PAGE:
Why is there such a difference in massage therapy culture between Canada and the U.S.?
(Originally published in Fall 2016 issue of Massage & Fitness Magazine. Content is based on information up to November 1, 2016.)
Before the 1990s, most of massage therapy education in Canada was similar to the U.S. There was a disparity among what was taught in each massage school. Some emphasized more on the basic sciences, such as anatomy, physiology, and psychology. Some incorporated vitalism and similar topics within their curriculum.
According to Dr. Keith Eric Grant, who among the California Massage Therapy Council (CAMTC), British Columbia and Ontario reorganized their regulation of health professions in early 1990 and into the 2010s.
“They shifted from separate practice acts of the form used in the U.S. to a unified act that provided a small set of reserved (controlled) acts allowed, based on education and training, designations of non-exclusive scopes of practice, and title protection, as well as self-regulating colleges for each profession,” Grant told me in an online interview.
Grant cited this change in British Columbia:
SAFE CHOICES: A New Model for Regulating Health Professions in British Columbia:
“The Terms of Reference set out the framework for an entirely new way of regulating health professions. Heretofore, each regulated profession had an exclusive scope of practice which prohibited others from practising within its scope of practice unless permitted to do so by statute. The new system consists of nonexclusive scope of practice statements and reserved acts.” (1)
“One key concepts from this reorganization is the use of a small and centralized list of reserved (controlled) acts rather than using individual practice acts that carve out exclusive scopes of practice,” Grant explained. “This approach was designed to reduce turf wars between professions, such as that between chiropractic practice and physical therapy and between both of the above and massage therapy.”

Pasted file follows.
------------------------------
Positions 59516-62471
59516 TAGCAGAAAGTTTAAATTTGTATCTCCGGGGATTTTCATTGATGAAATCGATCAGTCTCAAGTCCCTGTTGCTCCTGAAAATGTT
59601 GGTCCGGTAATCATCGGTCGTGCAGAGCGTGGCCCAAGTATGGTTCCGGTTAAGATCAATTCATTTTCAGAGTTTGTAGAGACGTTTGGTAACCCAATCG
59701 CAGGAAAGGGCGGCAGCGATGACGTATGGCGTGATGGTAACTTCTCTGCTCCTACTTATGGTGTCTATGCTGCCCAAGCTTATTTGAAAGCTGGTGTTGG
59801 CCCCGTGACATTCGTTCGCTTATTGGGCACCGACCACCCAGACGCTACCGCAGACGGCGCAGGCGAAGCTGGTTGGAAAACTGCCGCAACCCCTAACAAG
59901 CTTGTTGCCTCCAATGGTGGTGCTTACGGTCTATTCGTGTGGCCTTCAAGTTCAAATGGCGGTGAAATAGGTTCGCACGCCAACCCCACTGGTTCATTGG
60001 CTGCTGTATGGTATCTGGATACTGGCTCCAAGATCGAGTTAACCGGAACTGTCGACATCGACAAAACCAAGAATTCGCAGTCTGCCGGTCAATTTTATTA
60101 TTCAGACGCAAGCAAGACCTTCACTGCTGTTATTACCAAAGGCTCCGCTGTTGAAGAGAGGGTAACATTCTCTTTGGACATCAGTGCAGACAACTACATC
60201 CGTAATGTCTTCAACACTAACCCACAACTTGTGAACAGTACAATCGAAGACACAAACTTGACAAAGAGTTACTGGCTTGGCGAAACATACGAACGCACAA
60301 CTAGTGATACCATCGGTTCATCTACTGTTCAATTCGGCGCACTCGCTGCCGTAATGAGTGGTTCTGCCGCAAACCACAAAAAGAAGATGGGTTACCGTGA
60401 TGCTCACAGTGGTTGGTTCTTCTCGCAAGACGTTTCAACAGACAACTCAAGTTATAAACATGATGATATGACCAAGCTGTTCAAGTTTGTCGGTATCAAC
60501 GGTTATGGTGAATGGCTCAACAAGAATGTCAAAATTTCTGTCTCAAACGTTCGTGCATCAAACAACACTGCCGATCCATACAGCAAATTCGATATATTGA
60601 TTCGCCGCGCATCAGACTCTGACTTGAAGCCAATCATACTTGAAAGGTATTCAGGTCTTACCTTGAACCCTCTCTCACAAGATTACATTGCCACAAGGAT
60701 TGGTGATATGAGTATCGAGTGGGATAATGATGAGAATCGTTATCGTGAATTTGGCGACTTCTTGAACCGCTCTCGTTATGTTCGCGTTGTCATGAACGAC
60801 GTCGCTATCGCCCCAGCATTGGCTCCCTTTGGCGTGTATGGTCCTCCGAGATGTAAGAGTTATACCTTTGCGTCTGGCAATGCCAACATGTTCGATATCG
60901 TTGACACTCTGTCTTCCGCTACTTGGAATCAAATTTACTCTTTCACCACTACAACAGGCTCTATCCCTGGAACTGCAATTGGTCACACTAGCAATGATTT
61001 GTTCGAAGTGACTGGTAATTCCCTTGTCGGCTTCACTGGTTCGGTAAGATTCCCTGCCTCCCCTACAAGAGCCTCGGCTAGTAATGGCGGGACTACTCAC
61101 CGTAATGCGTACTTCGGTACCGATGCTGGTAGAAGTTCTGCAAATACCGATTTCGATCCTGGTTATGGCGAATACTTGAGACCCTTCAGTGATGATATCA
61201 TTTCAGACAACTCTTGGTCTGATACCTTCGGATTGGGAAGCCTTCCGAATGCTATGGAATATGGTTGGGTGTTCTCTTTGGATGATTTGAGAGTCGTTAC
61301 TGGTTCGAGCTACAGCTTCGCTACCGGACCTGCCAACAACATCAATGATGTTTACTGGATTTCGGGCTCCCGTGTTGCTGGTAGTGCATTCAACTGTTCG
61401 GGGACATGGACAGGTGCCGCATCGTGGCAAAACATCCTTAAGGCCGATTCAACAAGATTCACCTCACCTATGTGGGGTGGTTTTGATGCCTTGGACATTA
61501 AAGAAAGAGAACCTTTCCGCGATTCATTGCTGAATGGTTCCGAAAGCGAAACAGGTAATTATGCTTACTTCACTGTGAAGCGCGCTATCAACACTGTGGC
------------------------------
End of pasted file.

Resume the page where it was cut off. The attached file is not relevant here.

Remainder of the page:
Recently, Ann Sleeper, RMT, described the changes of the massage therapy profession in British Columbia since she started in the profession in 1981. (2) It went from an adjunct health profession that primarily did Swedish massage for relaxation to a recognized healthcare ally in the province with its own title “Registered Massage Therapist.”
She described the turf wars between massage therapists and physiotherapists, in which the latter had “dropped massage as an outdated technique years before and didn’t have much respect for it.” This may be because of the lack of scientific research and academic and practical rigor in massage therapy compared to physiotherapy.
Sleeper stated that various manual therapy professions threatened to sue the other if they were to perform certain techniques that they think the “own.” In short, the government stepped in and deregulated all ownership of techniques except for a few that has a high risk of harm. Thus, the turf war ended.
Massage education is also gradually changing in British Columbia, such as pain education is shifting away from the biomechanical model to a “brain and nervous system-centred” model, which rejects much of the explanations proposed by the former. Sleeper speculated that even this model of pain explanation may change over time as science unravels more about our body and mind.
As a result of such changes, the Registered Massage Therapy of British Columbia was formed (formerly called Massage Therapy Association), working with the College of Massage Therapy (CMT) to regulate the massage profession.
“In the early 1980s, Delia Elliot, John Ranny, and Dr. John Yates were dissatisfied with the one-year course that existed at the time, and they wanted to create well-rounded therapists who had the education the scientific and medical background necessary to be primary care providers, who could use their knowledge to properly assess patients and build a treatment plan based on that,” Ken Leong described, who works as a RMT at Sixth Street Massage Therapy Clinic in New Westminster, BC.